Google on Monday for the first time provided a glimpse into the numbers of secret requests for user data are made by the US in the name of fighting terrorism.
US officials used the authority of the Foreign Intelligence Surveillance Act (FISA) to ask for information from between 9,000 and 10,000 Google user accounts in the first six months of 2013, and between 12,000 to 13,000 accounts in the six months prior to that, according to a blog post.
Release of such data was subject to a six-month delay under terms of an arrangement with the US Department of Justice to let Internet firms be slightly more open about how much information is sought under authority of FISA court orders.
“Publishing these numbers is a step in the right direction, and speaks to the principles for reform that we announced with other companies last December,” Google law enforcement and information security legal director Richard Salgado said in a blog post.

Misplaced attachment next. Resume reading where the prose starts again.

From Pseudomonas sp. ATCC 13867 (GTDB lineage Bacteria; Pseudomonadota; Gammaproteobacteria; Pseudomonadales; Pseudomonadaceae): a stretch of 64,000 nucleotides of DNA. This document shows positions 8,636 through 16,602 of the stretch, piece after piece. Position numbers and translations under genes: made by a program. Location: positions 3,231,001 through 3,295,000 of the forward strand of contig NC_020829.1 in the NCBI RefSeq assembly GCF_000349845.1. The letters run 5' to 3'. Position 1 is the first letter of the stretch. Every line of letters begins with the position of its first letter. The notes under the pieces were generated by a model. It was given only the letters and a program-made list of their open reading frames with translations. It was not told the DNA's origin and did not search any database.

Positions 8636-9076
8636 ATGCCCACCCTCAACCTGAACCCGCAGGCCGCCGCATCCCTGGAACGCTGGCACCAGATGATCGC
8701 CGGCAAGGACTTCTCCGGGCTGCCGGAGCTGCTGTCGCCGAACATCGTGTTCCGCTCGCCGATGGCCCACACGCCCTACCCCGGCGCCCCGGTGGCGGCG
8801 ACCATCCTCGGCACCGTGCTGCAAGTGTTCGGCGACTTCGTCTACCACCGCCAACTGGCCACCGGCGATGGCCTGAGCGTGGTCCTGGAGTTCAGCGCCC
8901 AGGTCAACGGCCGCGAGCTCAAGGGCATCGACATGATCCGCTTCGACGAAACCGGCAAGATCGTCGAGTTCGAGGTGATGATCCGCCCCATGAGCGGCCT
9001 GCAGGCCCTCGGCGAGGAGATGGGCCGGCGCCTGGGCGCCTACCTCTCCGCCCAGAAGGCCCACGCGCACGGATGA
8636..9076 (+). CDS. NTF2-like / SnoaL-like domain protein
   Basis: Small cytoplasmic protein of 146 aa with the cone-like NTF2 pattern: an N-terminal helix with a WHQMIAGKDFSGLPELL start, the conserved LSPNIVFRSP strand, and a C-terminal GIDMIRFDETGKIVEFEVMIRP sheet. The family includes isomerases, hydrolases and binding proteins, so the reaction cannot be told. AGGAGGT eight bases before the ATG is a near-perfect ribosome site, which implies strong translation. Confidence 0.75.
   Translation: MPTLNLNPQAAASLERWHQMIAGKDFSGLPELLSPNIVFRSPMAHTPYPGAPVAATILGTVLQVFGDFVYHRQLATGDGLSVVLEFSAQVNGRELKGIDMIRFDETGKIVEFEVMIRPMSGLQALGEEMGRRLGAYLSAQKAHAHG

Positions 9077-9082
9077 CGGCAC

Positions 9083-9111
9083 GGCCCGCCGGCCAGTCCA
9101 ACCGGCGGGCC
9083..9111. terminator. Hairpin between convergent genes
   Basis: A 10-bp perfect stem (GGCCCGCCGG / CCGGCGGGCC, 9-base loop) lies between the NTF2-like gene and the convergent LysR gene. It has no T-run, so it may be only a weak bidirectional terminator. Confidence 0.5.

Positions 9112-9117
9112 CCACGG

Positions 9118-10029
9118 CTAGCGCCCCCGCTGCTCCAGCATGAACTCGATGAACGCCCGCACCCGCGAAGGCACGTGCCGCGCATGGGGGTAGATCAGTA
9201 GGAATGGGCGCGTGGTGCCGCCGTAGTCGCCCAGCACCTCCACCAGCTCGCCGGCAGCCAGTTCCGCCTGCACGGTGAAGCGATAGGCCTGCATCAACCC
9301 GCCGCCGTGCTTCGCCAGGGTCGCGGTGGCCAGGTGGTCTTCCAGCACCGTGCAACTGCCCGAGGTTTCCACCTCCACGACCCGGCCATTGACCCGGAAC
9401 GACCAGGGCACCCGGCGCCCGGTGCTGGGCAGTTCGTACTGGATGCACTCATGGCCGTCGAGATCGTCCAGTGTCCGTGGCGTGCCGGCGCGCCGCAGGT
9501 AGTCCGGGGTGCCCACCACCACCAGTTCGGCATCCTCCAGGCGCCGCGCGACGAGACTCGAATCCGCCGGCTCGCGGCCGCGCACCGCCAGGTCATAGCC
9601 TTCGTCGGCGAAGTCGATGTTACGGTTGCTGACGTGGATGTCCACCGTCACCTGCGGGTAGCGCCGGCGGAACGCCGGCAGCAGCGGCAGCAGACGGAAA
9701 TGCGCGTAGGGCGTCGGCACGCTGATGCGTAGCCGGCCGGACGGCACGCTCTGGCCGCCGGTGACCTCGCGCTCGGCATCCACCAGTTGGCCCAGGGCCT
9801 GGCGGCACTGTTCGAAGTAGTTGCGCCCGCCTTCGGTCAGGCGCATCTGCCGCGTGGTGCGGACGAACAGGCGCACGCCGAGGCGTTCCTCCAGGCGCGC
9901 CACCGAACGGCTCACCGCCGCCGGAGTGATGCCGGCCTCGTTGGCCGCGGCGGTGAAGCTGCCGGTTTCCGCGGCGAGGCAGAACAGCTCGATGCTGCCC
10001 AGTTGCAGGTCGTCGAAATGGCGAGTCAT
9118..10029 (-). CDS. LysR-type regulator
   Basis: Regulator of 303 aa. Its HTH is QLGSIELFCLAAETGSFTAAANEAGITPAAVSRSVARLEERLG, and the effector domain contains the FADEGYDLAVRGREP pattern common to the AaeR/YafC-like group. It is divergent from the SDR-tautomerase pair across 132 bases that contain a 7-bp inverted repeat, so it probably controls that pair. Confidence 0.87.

“But we still believe more transparency is needed so everyone can better understand how surveillance laws work and decide whether or not they serve the public interest.”
Google included the FISA request numbers in a routinely released Transparency Report about efforts by governments to legally obtain data from the California-based Internet titan.
Last week, US authorities agreed to give technology firms the ability to publish broad details of how their customer data has been targeted by US spy agencies. The agreement came amid litigation from tech giants Facebook, Google, LinkedIn, Microsoft and Yahoo.
The companies have been seeking the right to release figures on vast surveillance of online and phone communications, in the wake of leaked documents from former National Security Agency contractor Edward Snowden.